Portland has several nominees up for 2019 James Beard Awards, but don't get too excited, though—once again, the city was snubbed in national categories, leaving some of our most celebrated chefs to duke it out in the regional awards.
There is one Portland nominee up for a national award, however: The Racist Sandwich podcast received a nod for an episode on the erasure of black contributions to Texas' world-renowned barbecue scene.
The podcast—an exploration of food and food culture as it relates to issues of race, class and gender—began in 2016 in Portland as a collaborative side project co-hosted by chef-turned-restaurant critic Soleil Ho and journalist Zahir Janmohamed.
Racist Sandwich producer Stephanie Kuo produced the nominated episode, titled "Erasing Black Barbecue." In it, Kuo, talks with experts on the history of soul food and barbecue culture in Texas, including some of its unsung black entrepreneurs: Brent and Juan Reaves of Smokey John's Bar-B-Que in Dallas, and Johnny Walker, owner and pitmaster at Momma Jean's BBQ in Lampasas, Tex.
"This episode speaks to so much," Kuo wrote in an email to Willamette Week. "It's a story about Black and Brown people being recognized properly for their excellence. It's a story about Texas and the South, and all the cultural institutions posh, bi-coastal food media outlets neglect."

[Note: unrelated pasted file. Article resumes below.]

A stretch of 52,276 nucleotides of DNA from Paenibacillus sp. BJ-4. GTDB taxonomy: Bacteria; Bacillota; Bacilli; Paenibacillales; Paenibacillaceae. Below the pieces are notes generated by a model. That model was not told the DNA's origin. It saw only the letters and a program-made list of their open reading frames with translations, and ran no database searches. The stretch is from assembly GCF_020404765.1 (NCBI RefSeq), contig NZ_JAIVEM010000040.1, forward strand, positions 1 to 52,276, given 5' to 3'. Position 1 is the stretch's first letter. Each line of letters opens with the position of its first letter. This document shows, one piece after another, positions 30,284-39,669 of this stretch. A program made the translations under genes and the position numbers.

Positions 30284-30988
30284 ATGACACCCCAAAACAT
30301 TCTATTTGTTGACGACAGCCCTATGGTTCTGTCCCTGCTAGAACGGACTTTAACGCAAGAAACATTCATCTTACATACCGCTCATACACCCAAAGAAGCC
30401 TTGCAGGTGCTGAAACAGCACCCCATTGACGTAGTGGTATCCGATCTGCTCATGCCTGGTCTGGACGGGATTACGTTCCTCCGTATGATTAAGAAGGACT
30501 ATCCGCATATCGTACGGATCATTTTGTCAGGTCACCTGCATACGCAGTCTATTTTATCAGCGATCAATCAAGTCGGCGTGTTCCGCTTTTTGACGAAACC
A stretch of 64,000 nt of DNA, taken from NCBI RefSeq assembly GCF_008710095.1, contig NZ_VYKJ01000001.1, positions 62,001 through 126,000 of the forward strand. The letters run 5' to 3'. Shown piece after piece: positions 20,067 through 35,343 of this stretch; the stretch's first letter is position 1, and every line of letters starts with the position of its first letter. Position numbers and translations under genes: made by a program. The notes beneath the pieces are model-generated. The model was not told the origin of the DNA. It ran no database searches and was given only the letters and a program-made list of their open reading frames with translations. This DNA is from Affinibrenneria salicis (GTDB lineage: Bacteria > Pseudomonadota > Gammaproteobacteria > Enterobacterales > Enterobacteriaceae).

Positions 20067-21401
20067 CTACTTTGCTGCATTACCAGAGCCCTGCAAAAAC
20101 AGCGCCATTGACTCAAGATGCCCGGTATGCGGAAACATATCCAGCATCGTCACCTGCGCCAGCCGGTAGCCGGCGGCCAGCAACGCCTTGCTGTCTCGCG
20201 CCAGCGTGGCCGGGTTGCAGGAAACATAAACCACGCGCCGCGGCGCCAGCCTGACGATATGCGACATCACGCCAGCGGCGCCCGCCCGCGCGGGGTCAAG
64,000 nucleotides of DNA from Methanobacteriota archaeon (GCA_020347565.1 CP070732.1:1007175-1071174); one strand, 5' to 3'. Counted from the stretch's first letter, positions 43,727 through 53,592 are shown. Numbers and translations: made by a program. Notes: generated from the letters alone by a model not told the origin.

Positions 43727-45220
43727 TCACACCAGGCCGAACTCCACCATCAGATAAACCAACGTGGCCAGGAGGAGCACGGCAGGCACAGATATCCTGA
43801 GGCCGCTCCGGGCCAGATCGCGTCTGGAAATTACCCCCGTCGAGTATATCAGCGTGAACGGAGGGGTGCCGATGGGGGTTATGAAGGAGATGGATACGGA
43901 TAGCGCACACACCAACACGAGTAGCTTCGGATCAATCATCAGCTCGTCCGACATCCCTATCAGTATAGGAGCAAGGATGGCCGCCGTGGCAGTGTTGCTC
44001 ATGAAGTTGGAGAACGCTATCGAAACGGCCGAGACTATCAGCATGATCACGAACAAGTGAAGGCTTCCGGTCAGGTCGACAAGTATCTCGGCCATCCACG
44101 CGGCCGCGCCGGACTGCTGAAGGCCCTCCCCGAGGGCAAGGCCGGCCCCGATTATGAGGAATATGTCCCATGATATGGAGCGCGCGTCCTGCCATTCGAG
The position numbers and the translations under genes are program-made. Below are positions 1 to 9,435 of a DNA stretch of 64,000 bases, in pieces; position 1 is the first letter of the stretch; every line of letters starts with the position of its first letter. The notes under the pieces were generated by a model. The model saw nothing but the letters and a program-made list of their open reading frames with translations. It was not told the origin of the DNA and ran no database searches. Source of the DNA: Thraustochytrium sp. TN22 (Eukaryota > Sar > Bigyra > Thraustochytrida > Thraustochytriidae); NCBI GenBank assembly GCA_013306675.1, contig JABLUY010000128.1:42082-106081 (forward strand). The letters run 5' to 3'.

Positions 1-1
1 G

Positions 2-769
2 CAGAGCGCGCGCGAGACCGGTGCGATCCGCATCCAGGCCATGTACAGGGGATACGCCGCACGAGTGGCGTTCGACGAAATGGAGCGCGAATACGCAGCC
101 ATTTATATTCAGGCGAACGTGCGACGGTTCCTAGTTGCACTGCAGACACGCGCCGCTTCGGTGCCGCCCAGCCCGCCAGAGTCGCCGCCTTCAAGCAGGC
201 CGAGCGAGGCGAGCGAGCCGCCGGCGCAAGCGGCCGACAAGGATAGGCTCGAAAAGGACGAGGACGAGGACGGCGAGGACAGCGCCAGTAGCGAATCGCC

For Kuo, an Asian-American originally from Texas, the nomination validates not only the legacy of Texas' underrepresented black barbecue trailblazers but also the experiences and hard work the racially and geographically diverse Racist Sandwich team has done bringing similar stories to a wider audience.
The podcast is currently on hiatus, as hosts Ho and Janmohamed have both left Portland—the latter to pursue a master's degree at University of Michigan and the former to work as a restaurant critic at the San Francisco Chronicle—and Kuo is currently based in Brooklyn.
Producer Juan Diego Ramirez is the only principle member of the team still in town. For him, the nomination is an indicator of the urgency for greater representation, particularly in editorial roles in local media.
"I couldn't be more proud of what we have accomplished with such little resources, but imagine what else we could have if someone would have invested in us," he says. "We need more people of color in media…You can't sleep on us anymore."